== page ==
This weekend, the Washington Post reported that Roger Stone met in May 2016 with a Russian man offering to sell the Trump campaign damaging information on Hillary Clinton. There’s no evidence that Stone consummated the transaction. But there is plenty of significance in the revelation.
The first is that the story confirms Stone’s functionally active status as a surrogate for the Trump campaign. Stone officially left his role in August 2015. But he continued to speak regularly with Trump, while supporting him fervently. There is abundant evidence that Stone communicated privately with WikiLeaks during the campaign.
Stone turned down the latest offer because, as he told fellow Trump adviser Michael Caputo at the time, the self-styled Russian intermediary was demanding too much money in return for goods that seemed to promise little. He turned the deal down because it was a bad deal, and claims he now believes the man was an FBI planting trying to entrap him, but there is no dispute he was negotiating on Trump’s behalf. This tells us that any contacts Stone had with WikiLeaks were also done in his unofficial capacity as Trump surrogate. Stone was colluding with the publicity arm of Russian intelligence as a functional member of the Trump campaign.
Second, it matters that Stone and Caputo have been caught in another lie. Both men told congressional investigators they had no contact with Russians or people identifying themselves as Russian. “I’ve never been to Russia. I didn’t talk to anybody who was identifiably Russian during the two-year run-up to this campaign,” he explained to the Washington Post. “I very definitely can’t think of anybody who might have been a Russian without my knowledge.”
Stone now says he forgot all about this meeting. “I just didn’t remember, 2016 was a pretty busy year,” he tells ABC. It would be fairly surprising for Stone to have forgotten all about an approach from a Russian man offering dirt on Clinton given that Stone says he had zero contacts with Russians. You never forget your first time, as they say. It would be plausible that he forgot this contact with the Russians if he had a lot of contacts with Russians. Even if Stone’s unsupported charge that he was being set up is true, it would not explain why he failed to disclose the meeting and lied about it. In either case, “I forgot” is not usually a compelling defense against charges of perjury.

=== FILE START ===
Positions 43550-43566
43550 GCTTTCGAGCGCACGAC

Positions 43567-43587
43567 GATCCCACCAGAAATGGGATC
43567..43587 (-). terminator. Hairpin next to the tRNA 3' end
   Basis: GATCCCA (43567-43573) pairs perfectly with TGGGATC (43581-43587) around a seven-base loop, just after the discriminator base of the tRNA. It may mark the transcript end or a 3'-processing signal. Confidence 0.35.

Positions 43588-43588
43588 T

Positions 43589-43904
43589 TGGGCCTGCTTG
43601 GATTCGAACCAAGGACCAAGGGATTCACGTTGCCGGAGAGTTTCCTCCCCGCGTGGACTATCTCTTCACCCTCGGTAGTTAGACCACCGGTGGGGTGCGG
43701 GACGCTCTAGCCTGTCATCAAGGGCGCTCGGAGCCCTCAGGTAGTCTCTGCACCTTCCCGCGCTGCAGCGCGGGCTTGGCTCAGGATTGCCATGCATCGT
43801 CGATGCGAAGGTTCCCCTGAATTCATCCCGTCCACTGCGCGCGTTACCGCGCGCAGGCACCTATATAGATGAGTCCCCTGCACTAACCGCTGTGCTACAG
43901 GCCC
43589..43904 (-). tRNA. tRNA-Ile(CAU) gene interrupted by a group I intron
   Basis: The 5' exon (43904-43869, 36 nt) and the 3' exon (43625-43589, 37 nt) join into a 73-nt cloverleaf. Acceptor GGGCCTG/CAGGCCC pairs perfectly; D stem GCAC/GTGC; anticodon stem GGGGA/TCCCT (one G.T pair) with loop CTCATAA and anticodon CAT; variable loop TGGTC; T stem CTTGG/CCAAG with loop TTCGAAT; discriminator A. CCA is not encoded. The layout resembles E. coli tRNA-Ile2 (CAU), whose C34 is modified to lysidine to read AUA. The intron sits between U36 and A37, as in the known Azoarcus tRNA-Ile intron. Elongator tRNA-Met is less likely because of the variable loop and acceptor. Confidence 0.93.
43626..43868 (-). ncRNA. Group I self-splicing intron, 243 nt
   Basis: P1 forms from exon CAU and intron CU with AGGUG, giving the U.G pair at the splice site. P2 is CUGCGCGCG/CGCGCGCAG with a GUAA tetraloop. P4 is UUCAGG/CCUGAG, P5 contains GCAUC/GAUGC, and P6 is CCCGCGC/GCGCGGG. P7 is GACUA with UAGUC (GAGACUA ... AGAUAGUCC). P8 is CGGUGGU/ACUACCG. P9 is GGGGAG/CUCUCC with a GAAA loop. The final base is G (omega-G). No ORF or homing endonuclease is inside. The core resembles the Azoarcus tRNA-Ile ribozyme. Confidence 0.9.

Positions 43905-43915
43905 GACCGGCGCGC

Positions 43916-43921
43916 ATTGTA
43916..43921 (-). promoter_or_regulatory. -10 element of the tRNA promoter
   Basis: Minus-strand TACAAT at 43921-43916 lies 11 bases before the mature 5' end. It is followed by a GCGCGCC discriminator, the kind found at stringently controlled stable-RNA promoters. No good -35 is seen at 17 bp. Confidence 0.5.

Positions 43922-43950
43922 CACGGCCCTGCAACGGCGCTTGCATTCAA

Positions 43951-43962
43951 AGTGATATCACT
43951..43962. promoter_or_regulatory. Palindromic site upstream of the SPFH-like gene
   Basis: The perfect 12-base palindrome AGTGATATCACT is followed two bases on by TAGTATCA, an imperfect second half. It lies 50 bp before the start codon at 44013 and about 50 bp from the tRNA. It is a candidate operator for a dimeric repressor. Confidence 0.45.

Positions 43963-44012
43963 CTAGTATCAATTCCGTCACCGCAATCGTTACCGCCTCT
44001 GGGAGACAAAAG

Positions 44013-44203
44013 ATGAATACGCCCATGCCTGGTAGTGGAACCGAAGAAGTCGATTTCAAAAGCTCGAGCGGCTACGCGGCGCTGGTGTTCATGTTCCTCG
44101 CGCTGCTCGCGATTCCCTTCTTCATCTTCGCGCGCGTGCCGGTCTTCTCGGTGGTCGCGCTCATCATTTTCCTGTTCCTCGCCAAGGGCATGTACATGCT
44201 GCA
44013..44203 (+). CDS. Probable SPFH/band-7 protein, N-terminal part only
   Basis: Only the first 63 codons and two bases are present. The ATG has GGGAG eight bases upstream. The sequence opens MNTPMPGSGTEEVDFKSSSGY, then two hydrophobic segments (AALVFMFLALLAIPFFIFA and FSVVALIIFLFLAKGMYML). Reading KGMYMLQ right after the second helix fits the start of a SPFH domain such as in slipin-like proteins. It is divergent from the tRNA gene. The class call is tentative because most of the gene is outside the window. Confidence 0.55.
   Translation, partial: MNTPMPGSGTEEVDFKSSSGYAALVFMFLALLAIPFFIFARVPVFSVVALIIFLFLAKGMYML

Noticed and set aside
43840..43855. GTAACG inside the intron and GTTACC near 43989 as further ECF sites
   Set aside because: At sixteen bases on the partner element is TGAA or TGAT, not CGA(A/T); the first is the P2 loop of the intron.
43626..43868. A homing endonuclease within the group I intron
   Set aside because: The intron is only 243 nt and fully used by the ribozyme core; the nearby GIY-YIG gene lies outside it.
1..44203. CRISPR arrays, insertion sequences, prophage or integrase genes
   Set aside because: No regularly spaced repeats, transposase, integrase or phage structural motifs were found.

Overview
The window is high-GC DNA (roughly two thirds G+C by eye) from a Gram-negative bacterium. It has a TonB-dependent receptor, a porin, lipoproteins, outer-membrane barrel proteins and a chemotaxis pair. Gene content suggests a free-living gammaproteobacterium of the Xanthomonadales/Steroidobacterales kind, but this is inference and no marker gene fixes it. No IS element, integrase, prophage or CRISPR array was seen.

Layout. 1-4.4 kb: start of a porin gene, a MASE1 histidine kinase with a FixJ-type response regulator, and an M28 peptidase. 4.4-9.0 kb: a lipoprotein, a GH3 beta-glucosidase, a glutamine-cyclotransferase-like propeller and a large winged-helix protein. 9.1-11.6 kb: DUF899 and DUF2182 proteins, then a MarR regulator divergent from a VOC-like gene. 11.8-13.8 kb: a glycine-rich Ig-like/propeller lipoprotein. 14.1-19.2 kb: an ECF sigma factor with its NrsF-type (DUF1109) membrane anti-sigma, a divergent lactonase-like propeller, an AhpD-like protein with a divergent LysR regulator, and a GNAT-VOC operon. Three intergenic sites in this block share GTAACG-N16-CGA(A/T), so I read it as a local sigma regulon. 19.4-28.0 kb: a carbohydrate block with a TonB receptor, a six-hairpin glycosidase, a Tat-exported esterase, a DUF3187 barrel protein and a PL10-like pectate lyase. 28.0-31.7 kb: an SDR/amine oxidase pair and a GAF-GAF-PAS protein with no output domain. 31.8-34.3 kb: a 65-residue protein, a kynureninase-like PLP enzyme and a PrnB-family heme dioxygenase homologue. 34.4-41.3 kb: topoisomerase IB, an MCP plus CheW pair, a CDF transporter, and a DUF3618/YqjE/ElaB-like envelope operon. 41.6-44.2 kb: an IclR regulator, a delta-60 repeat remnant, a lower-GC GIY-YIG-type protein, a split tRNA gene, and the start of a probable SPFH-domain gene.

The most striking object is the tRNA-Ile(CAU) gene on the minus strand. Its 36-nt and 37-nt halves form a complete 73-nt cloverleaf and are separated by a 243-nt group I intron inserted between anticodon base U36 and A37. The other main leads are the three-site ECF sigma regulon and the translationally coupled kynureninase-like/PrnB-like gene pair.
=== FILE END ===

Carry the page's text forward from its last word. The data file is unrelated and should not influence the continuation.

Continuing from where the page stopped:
And the broader point is that Trump and his campaign keep lying, over and over, about the extent of their contacts with Russia. It is conceivable that one or two members of Trump’s campaign might forget an incidental contact with a purported Russian agent, especially if that person had a legitimate role as well. But the scores of lies tell us something different. They are not coming clean in the belief they did nothing wrong. They are denying everything, and when their lies are disproven, they simply retreat to a new categorical defense, and keep doing it. At every moment they insist that the only Russian contacts that occurred are the ones publicly known, but the list just keeps growing. The assumption that the list of known contacts is the entire list rests upon an assumption of innocence that, at some point we long ago passed, is forfeit.